Yale Law School researchers will team up with a tuition-free online university to study how online higher education is perceived worldwide and document what it takes for internet-based institutions to achieve accreditation.
The law school’s Information Society Project (ISP) announced Sept. 22 that it would partner with University of the People, which launched its first courses earlier this month (see "Scholars try tuition-free colleges"), in a project that seeks to learn how the web-based program might boost its validity among powerful world leaders.
"Online learning is a relatively new thing for lawmakers, so all countries don’t know how to deal with it yet," said Shai Reshef, founder and president of the University of the People, which has 179 students enrolled in its two fields so far: computer science and business administration. "We want to … determine the barriers that we need to overcome to operate." Accreditation for online schools, Reshef added, "is a big issue right now."
Reshef would not say whether University of the People is seeking accreditation through its partnership with Yale’s ISP.
The project, he said, would benefit web-based schools worldwide that have struggled to gain acceptance from local and national education officials and legislators.
"Some countries have no problem with it whatsoever," Reshef said, adding that some international education policies require local accreditation before the institution is recognized as a legitimate school. "We want to answer the question: How is online [learning] regulated in other countries? … And who can study [that] better than Yale Law School?"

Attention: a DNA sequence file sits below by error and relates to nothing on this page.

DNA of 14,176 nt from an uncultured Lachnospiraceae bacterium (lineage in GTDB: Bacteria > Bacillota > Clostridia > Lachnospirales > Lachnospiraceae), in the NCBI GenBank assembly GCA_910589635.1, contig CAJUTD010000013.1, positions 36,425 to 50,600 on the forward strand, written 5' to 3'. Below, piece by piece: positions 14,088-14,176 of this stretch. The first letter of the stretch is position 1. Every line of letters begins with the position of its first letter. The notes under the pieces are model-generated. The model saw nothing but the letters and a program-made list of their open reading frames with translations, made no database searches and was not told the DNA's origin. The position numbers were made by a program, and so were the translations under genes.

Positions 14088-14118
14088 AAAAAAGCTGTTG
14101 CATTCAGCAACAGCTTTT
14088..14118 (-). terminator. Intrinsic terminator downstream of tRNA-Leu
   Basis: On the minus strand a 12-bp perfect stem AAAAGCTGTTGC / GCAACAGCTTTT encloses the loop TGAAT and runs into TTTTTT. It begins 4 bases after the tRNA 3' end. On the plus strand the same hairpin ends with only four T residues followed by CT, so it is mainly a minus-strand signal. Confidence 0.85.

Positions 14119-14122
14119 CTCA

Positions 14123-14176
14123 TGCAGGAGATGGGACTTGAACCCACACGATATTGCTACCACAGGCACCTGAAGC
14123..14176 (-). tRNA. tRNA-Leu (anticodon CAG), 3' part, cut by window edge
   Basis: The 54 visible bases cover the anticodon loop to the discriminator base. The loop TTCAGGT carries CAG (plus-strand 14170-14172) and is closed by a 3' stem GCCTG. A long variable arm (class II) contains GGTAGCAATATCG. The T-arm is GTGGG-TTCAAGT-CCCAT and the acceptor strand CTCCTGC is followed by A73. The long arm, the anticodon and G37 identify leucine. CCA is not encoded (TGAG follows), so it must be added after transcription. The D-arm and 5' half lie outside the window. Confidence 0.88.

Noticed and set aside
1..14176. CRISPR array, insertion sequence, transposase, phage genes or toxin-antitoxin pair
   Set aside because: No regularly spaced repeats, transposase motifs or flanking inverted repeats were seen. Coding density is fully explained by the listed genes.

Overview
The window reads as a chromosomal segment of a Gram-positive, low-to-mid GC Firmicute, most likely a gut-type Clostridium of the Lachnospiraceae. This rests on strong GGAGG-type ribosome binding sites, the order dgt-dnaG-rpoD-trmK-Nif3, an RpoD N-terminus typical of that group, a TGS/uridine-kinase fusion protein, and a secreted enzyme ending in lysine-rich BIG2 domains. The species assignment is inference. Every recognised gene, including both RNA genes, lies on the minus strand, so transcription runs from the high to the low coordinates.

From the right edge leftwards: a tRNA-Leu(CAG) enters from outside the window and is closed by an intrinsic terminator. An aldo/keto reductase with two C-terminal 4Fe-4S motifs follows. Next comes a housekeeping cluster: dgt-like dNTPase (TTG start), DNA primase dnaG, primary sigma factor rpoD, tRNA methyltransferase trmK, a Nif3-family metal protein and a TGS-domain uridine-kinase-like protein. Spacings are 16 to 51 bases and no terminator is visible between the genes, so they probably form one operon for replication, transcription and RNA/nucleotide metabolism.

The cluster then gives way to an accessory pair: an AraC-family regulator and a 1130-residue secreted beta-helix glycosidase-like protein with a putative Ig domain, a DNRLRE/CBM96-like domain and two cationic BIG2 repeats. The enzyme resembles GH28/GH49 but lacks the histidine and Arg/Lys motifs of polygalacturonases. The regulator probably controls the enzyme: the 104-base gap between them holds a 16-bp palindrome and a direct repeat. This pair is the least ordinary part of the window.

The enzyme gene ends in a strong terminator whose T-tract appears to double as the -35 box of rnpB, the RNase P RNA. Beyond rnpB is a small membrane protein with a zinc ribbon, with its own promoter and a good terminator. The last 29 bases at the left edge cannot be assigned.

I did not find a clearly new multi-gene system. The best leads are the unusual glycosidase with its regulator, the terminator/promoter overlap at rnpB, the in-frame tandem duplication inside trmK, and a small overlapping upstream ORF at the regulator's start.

Jack Balkin, director of Yale’s ISP, said law school officials partnered with University of the People because both institutions have a foundational understanding that "affordable education is a crucial ingredient for human development and human freedom."
"Harnessing new technologies to deliver low-cost education to people around the world is a daring venture," Balkin added. "It is also the kind of experiment that everyone should want to succeed."
University of the People has seen an international, although somewhat mild, response to its tuition-free online programs, which are designed by educators and taught by about 800 volunteer professors–about half of whom are American.
Reshef said the university has 2,300 applicants from 154 countries. University officials decided to split the school year into five terms instead of three because the institution’s pedagogy called for shorter, more focused lessons and reviews.
The year’s first 10-week term started Sept. 10, Reshef said, and the second term will begin Nov. 19. More than 300 students are expected to take classes this winter.
Because University of the People strives to bring higher education to developing nations where college is not an option for many, Laura DeNardis, Yale ISP’s executive director, said teaming with the free online program would advance a common agenda.
Although the proliferation of internet access and social-networking technology has advanced online learning, many people in undeveloped countries have been left without a chance to continue their education after basic schooling, DeNardis said.
"These advancements … have not yet reached their potential to bring effective digital education to the world’s poorest areas–and that is something this collaboration will help change," she said.
Yale’s ISP, founded a decade ago, brings together policy makers, scholars, activists, and students to focus on five main areas of research: protecting and expanding access to knowledge via the internet; finding solutions for social, legal, and ethical problems that crop up in the Information Age; granting teachers better access to online course materials; encouraging intellectual property reform globally; and creating policies that will protect civil rights in a web-based environment.
Enrollment for University of the People’s third term, which begins Feb. 4, 2010, is open. The university charges between $10 and $100 to process student exams taken at the end of each semester. The charge depends on the student’s country of residence.
University of the People
Yale Law School’s Information Society Project